Grandmaster flak over the message in a yoghurt

Grandmaster flak over the message in a yoghurt

Harry Pearson
Friday October 6, 2006

“Like madmen they were,” my friend’s mother said. It was the late 70s and she was explaining why she had banned chess grandmasters from her house.They were an emigré family from the Eastern bloc, the father was a talented chess player and for years the house had been a port of call for visiting checkmate greats. But not any more.

“Like madmen!” My friend nodded. According to his reports a chess grandmaster could wreck a house faster than a drug-crazed Keith Moon. The destruction was not wilful but absent-minded. So focused were they on their profession that their peripheral vision was non-existent. They were domestically purblind. Crockery was smashed, drinks spilled, taps left running until baths overflowed. The mother’s patience had finally snapped when a grandmaster from the banks of the Danube had set light to the living room curtains with a cigar while reading the chess reports. His hostess was cooking lunch and had only been alerted to the conflagration when the grandmaster, still immersed in “Bc4 Bd7″ and the like, wandered into the kitchen with flames leaping from his shirt. She saved him by throwing a saucepan of water over his head.

Chess has been in the headlines this week, thanks to the Bulgarian challenger Veselin Topalov, who raised the alarm because the world champion, Vladimir Kramnik of Russia, went to the toilet 200 times during their first four games. Topalov was worried that Kramnik was visiting the toilet to receive messages. What messages he would have got in a toilet beyond the usual ones - “Be here 12 Sunday if U want sex” - was not stated, but when I read the reports I could clearly hear “Like madmen they were!” echoing across the decades.Minor incidents can mushroom in the game’s muggy atmosphere. There was the European Cup tie between Slough and SV Merkur Graz which ended in acrimony after the Austrian captain was accused of sneaking up behind an opponent and poking him in the back; the match between Viktor Korchnoi and Tigran Petrosian in which both were alleged to have been kicking the other under the table; and the 36th Olympiad in Majorca at which the vice-president of the game’s ruling body, Fide, spent the night in jail after allegedly headbutting a security guard.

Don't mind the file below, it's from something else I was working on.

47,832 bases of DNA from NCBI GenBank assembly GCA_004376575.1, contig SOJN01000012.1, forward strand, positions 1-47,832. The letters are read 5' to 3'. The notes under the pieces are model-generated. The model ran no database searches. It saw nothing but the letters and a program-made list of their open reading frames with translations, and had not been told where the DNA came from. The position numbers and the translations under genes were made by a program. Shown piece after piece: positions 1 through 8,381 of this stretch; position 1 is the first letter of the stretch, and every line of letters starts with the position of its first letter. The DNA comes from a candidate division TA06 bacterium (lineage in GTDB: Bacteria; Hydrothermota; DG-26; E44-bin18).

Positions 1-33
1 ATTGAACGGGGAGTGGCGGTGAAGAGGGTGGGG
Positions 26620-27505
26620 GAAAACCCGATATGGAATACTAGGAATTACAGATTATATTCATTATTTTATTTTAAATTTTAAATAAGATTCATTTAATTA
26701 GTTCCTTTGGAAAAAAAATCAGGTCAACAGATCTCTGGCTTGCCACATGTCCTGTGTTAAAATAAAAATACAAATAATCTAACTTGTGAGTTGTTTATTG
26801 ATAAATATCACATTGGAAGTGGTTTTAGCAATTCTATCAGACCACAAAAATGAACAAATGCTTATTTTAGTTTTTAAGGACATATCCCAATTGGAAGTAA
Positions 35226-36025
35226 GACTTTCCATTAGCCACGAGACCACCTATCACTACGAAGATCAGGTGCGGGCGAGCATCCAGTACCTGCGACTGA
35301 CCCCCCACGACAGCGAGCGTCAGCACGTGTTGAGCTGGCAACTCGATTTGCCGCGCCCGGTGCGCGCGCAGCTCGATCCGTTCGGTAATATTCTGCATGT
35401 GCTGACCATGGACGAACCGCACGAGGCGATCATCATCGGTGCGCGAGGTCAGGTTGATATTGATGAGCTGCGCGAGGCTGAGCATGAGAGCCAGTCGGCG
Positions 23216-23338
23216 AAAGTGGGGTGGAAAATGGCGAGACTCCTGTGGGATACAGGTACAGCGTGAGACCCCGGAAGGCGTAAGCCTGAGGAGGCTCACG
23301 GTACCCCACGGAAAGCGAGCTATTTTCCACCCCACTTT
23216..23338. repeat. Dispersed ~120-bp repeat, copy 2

Perhaps the greatest illustration of my friend’s mother’s words came a few months after she uttered them, when Korchnoi and Valery Karpov did battle for the world championship in the Philippines. Karpov was a man who recalled Jim Laker’s description of the Pakistan leg-spinner Abdul Qadir: “Slightly on the nervous side of highly strung.” Korchnoi had a temperament so mercurial he could have been used as a makeshift thermometer.

Korchnoi demanded that his opponent’s chair be x-rayed to check for “extraneous objects or prohibited devices”. Karpov claimed the glare from his opponent’s sunglasses was giving him a headache. Korchnoi said his adversary was swivelling his chair in an an attempt to disturb his concentration.

The sparring over, Korchnoi waded in with a protest that Karpov was receiving coded messages from his break-time yoghurt. According to Korchnoi, the flavour of yoghurt signalled advice from a team of watching experts. For instance low-fat hazelnut translated as “Bf1 g5″, black cherry as “NxB7″ and a choco-hoop crunchy corner as “switch the board round quick when he’s not looking, or you’re buggered”.

Korchnoi was persuaded to drop his protest after it was pointed out that there are hundreds more chess moves than there are varieties of yoghurt, a point only slightly undermined by the arrival of Karpov’s afternoon snack - lite ‘n’ low Greek-style solid-set yak’s milk with kipper and birch bark. Yet by then, Korchnoi also had a hypnotist to worry about.

In their previous meeting, Karpov claimed to have noticed a member of Korchnoi’s coaching team “trying to catch my eye”. Most of us would simply have assumed the man was trying to draw our attention to the fact our flies were undone. Karpov leapt to the conclusion that this was an attempt to hypnotise him. Perhaps he was right, and the hypnotist had said, “Now when I click my fingers you will act like a paranoid idiot,” because this time Karpov employed his own hypnotist, Dr Vladimir Zukhar, to stand in the crowd and stare at Korchnoi.

Korchnoi counter-attacked, bringing in two members of the Ananda Marga sect as yoga instructors. This saffron-robed pair unnerved Karpov, though that may have had less to do with their transcendental powers than the fact they were out on bail pending appeal, having been sentenced to 17 years in jail for stabbing an Indian diplomat.

I cannot recall who was victorious, though I think we can safely say that in this case and that of the toilet-break fracas, the game of chess was the genuine winner.

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